When I was an undergraduate athletic training student at Rowan University, our professors used to explain the importance of research to us. Even though I could see their passion for their research, I never felt that it was important to me for a few reasons. First, as a busy athletic training student, how was I going to find time to do research and stay motivated when I don’t find it interesting? Second, who am I to do research? After all I’m just an undergraduate student. And finally, how am I ever going to apply all this research and statistics into my clinical experiences?
These feelings all changed seemingly overnight. Late in my junior year, we had a lecture one night by our team physician. We knew it was going to be about the need for research in athletic training so my classmates and I weren’t overly excited to attend. However, by the end we left motivated. He broke down exactly how research could be interesting and why it is important to any medical profession. This is one of the busiest men I’ve ever met finding time for research in athletic training because he saw its importance. This opened my eyes and taught me that research could be interesting and there is always time, you just have to find it.
I continued to have those “light bulb” experiences throughout the end of my undergraduate education. At an interprofessional in-service where athletic training students, osteopathic medical students, and physical therapy students shared knowledge, my classmates and I had an epiphany that no matter the academic level, everyone has more to learn, especially in the medical community. A medical student and also an alum from our athletic training program spoke to me about the importance of research and collaborating between professions. I think this is when it finally clicked that even as an undergraduate student we had a responsibility to contribute to research.
However, there was still that gap in my mind about how research applied to my clinical experiences? This gap was bridged my senior year when I had a preceptor that would use research in his clinical practice. Not only did he show me his graduate thesis, and have a library full of information that he was always referencing, but he always was learning something new. He subscribed to many journals and encouraged me to find an article that I could apply to my practice. Finally, I realized how research and journals could be useful on a day-to-day basis.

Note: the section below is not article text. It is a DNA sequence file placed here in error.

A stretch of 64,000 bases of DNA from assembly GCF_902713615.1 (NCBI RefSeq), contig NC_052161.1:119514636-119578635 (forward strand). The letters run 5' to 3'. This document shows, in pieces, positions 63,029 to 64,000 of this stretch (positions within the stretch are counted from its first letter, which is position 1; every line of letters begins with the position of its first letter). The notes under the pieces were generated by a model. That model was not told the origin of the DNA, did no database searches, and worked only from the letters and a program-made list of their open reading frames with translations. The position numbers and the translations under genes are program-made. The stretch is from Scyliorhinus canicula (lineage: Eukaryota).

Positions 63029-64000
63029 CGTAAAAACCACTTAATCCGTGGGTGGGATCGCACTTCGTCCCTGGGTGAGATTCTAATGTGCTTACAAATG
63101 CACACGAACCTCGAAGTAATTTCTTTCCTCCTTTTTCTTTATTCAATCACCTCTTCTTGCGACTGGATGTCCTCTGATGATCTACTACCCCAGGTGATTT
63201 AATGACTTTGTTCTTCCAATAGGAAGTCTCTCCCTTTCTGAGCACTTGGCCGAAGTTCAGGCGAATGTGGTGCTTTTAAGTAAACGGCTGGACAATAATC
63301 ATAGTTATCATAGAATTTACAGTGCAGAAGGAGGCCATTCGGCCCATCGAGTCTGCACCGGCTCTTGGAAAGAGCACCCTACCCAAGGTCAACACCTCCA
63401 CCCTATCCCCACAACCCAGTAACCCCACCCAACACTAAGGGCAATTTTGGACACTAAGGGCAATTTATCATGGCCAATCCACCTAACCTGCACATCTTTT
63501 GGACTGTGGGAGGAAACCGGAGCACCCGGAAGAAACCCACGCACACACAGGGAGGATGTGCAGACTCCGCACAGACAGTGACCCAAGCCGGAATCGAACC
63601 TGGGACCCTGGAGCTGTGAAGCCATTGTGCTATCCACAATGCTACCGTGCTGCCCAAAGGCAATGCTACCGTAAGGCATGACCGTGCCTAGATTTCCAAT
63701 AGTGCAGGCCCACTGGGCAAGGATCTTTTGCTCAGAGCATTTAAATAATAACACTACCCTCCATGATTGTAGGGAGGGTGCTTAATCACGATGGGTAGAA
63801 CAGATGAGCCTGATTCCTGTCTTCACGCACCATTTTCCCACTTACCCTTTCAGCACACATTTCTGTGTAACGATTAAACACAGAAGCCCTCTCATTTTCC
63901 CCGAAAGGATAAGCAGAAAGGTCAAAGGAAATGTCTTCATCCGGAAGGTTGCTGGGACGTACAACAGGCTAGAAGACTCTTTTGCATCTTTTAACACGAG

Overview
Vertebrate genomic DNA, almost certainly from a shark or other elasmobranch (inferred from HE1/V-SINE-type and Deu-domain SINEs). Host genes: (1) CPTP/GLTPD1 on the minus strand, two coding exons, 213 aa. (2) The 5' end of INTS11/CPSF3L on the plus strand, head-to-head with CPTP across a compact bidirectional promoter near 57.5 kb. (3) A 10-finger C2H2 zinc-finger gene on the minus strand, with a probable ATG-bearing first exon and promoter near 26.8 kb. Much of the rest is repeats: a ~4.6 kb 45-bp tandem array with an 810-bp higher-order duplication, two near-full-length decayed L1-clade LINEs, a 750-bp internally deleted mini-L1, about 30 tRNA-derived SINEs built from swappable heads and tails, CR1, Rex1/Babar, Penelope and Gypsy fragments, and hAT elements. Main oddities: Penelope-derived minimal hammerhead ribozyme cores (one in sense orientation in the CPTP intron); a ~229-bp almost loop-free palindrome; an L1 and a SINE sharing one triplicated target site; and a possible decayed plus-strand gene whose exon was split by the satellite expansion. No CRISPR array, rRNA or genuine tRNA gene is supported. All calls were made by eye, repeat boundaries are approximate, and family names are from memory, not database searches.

Unfortunately, by the time I realized all this, I was almost ready to graduate. However, I did have opportunities as I neared graduation to explore the value of research. I conducted a literature review to determine if ultrasound or friction massage were effective for treating patellar tendinopathy. The results helped me in treating a patient with this condition and I could see result in my patient that mimicked the evidence. I also conducted a literature review of Achilles Tendon Ruptures, and this paper won me the NATA Foundation’s Deloss Brubaker, EDD, ATC Undergraduate Student Writing Contest in the literature review category. In my senior seminar class, we designed a research project and presented it to fellow students, faculty, and medical students. Although this wasn’t a particularly lengthy r weighty assigned, we were expected to present for an hour, which required us to find something we were passionate about. I chose something that I am now developing for my master’s thesis, Physician’s Perceptions of Athletic Trainers.
So, I too had questions… does this stuff really matter? And sometimes it took a little active participation on my part for that light bulb to go on, but research is important… even for undergraduate or professional students. Research can help you to gain new knowledge and improve your clinical practice. Research can inspire your career path. Research can empower you to share what you know.
"Research is formalized curiosity. It is poking and prying with a purpose." – Zora Neale Hurston
Joe Vogler LAT, ATC